Japan – A Foreign Place – The Biography (1974-1984)

10 10 2015

Japan – A Foreign Place – The Biography (1974-1984) is a new in-depth look at one of the most influential (and often neglected) bands of the late 70s / early 80s.Japan - A Foreign Place

Published exclusively by Burning Shed in deluxe hardback edition, the book features contributions from former band members Steve Jansen, Richard Barbieri and Rob Dean, with archive material from David Sylvian (who did not contribute directly to the book) and the late Mick Karn.

Anthony Reynolds 212 page book starts with the early years of the band, and provides a fascinating insight into the musicians formative years in South-East London (Catford and Lewisham).

Along with the obvious 70s musical and cultural starting points, such as Bowie, Bolan, Lou Reed and Roxy Music, other surprising influences such as Motown and New York’s Television crop up as feeding into the mix of what was to become Japan.

The influence of Simon Napier-Bell and the lack of money making its way to the band, even during their most successful Tin Drum period, is well-documented in the book. In these days of a reduced and weakened music industry, you often hear about the golden era of the 70s and 80s when artists sold millions of albums, so its easy to forget that not everyone reaped the financial rewards during this bygone era.

The most interesting part of the book for me was the pre-fame years – especially stories about the early gigs, where Japan shared the stage with acts as diverse as Blue Öyster Cult and The Damned. The often negative audience reaction seemed to give the band the strength to ride the criticism that was to come their way over the next few years.

As well as talking to the band members, Anthony Reynolds also gives a voice to key-collaborators such as guitarist David Rhodes, along with school teachers and friends of the band. This helps to frame the time-scale of the story, as the band moved from being a guitar-heavy, new wave inspired band to the more electronic, layered experimental outfit that eventually found chart success and critical acclaim.

The Tin Drum album and the farewell tour are covered in depth in the book. Listening today to the bands most famous song Ghosts reinforces that its as moving now as it was when originally released all those years ago – late 1981 to be precise. The songs stark arrangement has certainly helped the song age gracefully.

The role of producers – particularly John Punter and Steve Nye (who worked with David Sylvian on several of his post-Japan solo albums) is explored and the sections on the recording of the later albums makes for fascinating reading.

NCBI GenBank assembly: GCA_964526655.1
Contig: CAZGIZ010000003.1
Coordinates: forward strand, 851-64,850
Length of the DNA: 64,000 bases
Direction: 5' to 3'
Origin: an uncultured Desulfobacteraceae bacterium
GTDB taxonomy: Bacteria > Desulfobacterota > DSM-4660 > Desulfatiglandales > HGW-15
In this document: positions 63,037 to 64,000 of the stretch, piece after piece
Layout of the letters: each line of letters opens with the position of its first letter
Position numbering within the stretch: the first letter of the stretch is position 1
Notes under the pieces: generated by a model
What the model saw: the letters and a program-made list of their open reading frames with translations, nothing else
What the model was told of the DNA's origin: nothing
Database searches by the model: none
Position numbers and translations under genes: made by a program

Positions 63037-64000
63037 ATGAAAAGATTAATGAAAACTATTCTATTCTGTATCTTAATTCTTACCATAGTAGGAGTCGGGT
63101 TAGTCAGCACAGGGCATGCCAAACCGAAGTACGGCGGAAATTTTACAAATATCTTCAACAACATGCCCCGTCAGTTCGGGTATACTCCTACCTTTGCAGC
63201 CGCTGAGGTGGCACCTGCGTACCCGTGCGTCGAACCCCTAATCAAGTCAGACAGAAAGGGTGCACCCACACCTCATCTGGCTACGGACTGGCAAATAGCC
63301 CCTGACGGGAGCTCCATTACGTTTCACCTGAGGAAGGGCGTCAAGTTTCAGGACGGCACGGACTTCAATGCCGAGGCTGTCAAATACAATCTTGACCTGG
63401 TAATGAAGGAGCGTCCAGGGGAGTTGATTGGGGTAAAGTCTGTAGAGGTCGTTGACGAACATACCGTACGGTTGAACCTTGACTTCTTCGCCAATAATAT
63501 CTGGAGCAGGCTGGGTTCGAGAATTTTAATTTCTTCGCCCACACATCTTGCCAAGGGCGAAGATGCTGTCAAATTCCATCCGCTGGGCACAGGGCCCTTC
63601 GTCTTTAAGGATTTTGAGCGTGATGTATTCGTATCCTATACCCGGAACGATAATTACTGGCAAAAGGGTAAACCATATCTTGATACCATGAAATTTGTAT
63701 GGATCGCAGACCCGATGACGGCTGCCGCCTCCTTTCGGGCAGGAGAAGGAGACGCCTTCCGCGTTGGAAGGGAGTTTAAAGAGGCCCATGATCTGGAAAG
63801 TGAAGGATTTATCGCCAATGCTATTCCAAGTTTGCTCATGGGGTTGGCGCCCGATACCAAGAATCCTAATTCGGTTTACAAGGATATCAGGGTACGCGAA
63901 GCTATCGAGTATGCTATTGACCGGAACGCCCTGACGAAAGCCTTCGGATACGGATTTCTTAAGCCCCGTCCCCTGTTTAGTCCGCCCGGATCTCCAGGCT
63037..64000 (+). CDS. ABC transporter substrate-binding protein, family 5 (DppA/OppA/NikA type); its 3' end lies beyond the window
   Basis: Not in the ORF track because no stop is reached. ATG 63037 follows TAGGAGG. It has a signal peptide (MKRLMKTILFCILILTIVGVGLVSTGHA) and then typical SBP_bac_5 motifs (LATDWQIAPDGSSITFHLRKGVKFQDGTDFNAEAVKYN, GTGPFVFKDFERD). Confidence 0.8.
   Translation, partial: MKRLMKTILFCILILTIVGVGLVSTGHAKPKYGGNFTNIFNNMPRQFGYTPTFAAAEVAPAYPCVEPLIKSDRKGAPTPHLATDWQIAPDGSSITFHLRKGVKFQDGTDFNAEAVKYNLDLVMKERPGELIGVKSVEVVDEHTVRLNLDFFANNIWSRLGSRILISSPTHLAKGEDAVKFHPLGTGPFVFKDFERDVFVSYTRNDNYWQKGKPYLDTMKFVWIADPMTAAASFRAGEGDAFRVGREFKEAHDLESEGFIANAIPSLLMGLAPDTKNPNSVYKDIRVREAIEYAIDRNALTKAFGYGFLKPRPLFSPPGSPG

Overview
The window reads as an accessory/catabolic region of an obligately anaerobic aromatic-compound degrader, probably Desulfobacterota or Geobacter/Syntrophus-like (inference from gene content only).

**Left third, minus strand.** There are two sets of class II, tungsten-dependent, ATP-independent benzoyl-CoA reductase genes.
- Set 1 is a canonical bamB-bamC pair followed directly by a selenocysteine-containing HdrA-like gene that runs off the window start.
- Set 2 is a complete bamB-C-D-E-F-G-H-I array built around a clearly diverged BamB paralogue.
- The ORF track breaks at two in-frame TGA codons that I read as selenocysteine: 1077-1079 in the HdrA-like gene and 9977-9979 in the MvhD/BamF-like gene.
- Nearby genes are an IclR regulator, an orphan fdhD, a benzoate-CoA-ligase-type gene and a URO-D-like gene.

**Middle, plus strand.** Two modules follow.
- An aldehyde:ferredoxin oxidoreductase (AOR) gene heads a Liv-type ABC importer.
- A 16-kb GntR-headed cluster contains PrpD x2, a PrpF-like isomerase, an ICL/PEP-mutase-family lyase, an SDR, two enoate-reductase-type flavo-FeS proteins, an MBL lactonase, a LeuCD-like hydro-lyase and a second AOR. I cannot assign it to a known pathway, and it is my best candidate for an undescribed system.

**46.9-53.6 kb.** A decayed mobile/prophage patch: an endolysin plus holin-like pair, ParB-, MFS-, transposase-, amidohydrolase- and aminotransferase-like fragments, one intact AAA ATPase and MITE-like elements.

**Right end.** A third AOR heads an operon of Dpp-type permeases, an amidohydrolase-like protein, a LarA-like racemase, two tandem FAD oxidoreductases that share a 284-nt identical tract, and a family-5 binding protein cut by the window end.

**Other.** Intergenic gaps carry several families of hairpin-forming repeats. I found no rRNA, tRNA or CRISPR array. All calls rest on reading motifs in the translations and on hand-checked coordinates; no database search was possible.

Some awkward moments are also touched on in the book – including the falling out between Karn and Sylvian that led to the band’s disintegration, and the Gary Numan misunderstanding on a Japanese tour.

Reading Japan – A Foreign Place made me listen again to the bands catalogue with renewed enthusiasm. I rediscovered songs that had passed me by at the time, such as Fall In Love With Me and Alien. I also fell back in love with the Tin Drum album, especially the percussion work of Steve Jansen (Visions of China has such a unique drum pattern).

Japan – A Foreign Place is well-paced, and clearly written by a fellow musician who is a lifelong fan. The words and (many) pictures give a flavour of the various stages in the bands short but colourful career. It is also pretty fair in the amount of time devoted to individual members – its not the David Sylvian story, and its good to hear more about the contribution and personalities of Richard Barbieri, Steve Jansen and Rob Dean.

My only criticism is that the period covered by the book ends in 1984. I would have liked to have read about Rain Tree Crow, the post-Japan collaboration from 1991 that remains one of my favourite 90s albums, and is a period that is not really well-documented. Also, because of the timescale, there was no opportunity to discuss the time Jansen, Barbieri and Karn spent working with no-man in 1992. Maybe Anthony Reynolds will consider writing a post-Japan book?

Ok, I’m off to listen to Quiet Life and Tin Drum, followed by Gary Numan’s Mick Karn infused Dance. Why don’t you join me?

Buy Japan – A Foreign Place – The Biography (1974-1984) from Burning Shed

Buy Gentlemen Take Polaroids on Amazon

Buy Tin Drum on Amazon

Buy Exorcising Ghosts on Amazon

Buy Quiet Life on Amazon

Buy Gary Numan – Dance on Amazon





no-man – mixtaped / returning

29 11 2009


mixtaped
is no-man’s first DVD, and it serves as an excellent introduction to the band once described as “Britain’s most underrated sorrowful sonic architects”, as well as offering much for the long-term fan.

The double DVD comes in two parts. DVD one is mixtaped, which is the whole recording of no-man’s London show from 2008 (the band’s first full live performance in 15 years), plus a live photo gallery.

The second DVD is titled returning, which contains an 85 minute documentary, the complete videos for several no-man songs, a no-man chronology and deleted scenes.